So... I decided to take a look and see where these submissions were by plotting them on a map. To start, I had a file from our app with three columns, id which is a unique identifier of the submission, restaurant.address which is the address for the submission, and created.at which represents the date that the complaint was submitted. The first step to plotting these submissions on a map was to get the latitude and longitude for the restaurant addresses. I used the ggmap package for this. Originally, I had a custom function that used the free Google geocoding API and parsed the results, then I found the ggmap package and changed over. The results are the same, but it makes the code cleaner and easier to maintain.
Then, I Since I've used the OpenStreetMap package in R in another project, I started with that to make a map. The only gotcha here was that the OpenStreetMap package needs the points in mercator, so there's a conversion step.
The ggmap package makes doing this sorta thing, in conjunction with ggplot2, very simple. Here's the same map as above, using ggmap and Google maps.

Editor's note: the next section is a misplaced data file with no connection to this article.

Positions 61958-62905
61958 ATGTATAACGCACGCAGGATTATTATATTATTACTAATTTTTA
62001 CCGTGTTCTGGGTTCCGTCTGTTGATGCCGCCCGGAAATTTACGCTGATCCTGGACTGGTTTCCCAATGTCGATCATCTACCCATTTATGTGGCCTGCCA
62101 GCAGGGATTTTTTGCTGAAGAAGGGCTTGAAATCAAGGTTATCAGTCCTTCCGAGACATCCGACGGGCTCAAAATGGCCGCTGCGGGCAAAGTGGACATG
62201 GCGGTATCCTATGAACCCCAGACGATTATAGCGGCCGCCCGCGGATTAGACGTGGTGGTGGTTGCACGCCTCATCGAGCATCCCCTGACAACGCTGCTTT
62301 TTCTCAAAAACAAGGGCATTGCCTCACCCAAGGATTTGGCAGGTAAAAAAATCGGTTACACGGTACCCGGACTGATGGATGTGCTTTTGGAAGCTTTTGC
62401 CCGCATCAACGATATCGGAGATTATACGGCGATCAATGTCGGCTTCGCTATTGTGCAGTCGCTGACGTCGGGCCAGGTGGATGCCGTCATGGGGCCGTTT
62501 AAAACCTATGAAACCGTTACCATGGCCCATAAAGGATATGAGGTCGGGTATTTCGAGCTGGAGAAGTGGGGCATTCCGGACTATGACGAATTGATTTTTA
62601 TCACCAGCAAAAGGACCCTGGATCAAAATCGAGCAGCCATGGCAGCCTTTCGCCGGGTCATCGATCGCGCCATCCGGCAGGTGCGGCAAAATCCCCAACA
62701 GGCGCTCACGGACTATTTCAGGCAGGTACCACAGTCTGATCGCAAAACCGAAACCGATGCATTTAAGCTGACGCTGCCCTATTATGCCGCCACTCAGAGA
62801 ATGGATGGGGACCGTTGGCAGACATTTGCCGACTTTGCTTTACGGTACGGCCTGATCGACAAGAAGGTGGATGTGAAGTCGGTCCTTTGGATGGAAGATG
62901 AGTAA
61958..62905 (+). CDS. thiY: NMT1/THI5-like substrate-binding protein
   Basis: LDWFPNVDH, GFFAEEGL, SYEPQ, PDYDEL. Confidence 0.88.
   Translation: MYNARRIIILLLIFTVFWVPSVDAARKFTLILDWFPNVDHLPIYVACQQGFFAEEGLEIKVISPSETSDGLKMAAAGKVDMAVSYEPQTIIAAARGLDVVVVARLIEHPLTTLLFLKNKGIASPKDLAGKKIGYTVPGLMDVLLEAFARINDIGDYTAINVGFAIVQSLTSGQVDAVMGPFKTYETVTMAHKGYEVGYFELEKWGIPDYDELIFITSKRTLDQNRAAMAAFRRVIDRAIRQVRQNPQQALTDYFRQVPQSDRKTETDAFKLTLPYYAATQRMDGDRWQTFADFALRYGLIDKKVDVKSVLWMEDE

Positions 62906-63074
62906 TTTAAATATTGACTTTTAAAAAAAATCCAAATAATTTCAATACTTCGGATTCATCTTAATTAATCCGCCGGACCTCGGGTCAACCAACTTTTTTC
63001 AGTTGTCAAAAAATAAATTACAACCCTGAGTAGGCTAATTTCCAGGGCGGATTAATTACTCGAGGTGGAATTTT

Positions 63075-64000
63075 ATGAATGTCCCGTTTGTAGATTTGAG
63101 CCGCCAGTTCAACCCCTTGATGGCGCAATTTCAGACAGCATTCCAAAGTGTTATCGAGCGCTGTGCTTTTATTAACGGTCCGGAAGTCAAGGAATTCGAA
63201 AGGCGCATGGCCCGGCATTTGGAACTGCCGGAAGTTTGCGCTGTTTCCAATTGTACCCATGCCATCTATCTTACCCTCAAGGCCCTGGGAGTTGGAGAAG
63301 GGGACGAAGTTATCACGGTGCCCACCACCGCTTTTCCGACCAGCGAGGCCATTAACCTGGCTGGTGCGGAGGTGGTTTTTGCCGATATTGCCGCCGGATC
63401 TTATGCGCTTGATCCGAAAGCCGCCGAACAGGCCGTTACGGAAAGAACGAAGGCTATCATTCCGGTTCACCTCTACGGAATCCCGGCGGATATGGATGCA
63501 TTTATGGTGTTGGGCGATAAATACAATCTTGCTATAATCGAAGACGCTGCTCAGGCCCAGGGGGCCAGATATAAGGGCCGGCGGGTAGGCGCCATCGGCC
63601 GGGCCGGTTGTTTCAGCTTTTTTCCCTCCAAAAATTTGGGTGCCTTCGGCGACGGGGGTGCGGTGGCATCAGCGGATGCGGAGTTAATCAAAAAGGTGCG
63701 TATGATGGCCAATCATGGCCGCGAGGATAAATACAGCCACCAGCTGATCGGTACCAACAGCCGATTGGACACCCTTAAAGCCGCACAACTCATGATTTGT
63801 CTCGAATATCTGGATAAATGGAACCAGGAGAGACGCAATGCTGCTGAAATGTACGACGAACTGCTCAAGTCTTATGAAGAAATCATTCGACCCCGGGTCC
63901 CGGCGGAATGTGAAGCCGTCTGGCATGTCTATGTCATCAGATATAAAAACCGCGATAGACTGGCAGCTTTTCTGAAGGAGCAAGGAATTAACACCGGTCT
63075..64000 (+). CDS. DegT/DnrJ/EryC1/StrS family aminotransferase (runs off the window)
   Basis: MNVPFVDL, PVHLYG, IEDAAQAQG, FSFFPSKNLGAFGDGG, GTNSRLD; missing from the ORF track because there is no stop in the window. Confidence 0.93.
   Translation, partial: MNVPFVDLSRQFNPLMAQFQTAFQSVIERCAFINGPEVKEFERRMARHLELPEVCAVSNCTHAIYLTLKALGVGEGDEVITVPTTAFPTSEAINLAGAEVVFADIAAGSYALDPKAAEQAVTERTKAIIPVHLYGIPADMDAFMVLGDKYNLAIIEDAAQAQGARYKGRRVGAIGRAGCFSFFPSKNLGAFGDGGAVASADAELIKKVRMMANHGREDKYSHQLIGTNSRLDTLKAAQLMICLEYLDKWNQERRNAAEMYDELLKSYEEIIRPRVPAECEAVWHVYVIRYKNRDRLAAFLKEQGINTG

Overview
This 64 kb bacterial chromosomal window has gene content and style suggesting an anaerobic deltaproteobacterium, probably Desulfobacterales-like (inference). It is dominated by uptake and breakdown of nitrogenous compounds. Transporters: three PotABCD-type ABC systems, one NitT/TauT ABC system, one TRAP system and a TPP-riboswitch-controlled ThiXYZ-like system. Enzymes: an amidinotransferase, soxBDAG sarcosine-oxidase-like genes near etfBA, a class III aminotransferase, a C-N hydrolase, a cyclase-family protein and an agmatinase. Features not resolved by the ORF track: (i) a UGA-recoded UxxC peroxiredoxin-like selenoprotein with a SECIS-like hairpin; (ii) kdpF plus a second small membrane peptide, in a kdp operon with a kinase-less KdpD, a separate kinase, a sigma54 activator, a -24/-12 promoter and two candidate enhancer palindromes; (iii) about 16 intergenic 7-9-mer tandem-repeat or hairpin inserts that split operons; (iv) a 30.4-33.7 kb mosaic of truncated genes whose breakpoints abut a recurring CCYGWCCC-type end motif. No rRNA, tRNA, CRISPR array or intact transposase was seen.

Now, since I'm from the area and am not even sure where Chicago's borders are on that map, I downloaded the shapefiles for Chicago from the city of Chicago and added that as an overlay on the map. All I did here was take the last plot (p2) and add the geom_polygon with a low alpha to the map.
This gives a pretty good representation of where our Foodborne Chicago submissions are coming from. Nearly all of them are on the northern half of the city, with a few from beyond the city limits altogether. It's pretty remarkable how easy the ggmap and ggplot2 folks have made creating maps like this. Thanks guys...
The whole project, including making an animated gif and doing some cloudmade maps is on github here... https://github.com/corynissen/foodborne_chicago_report_map
Check out Foodborne Chicago on twitter... https://twitter.com/foodbornechi
And myself on twitter... https://twitter.com/corynissen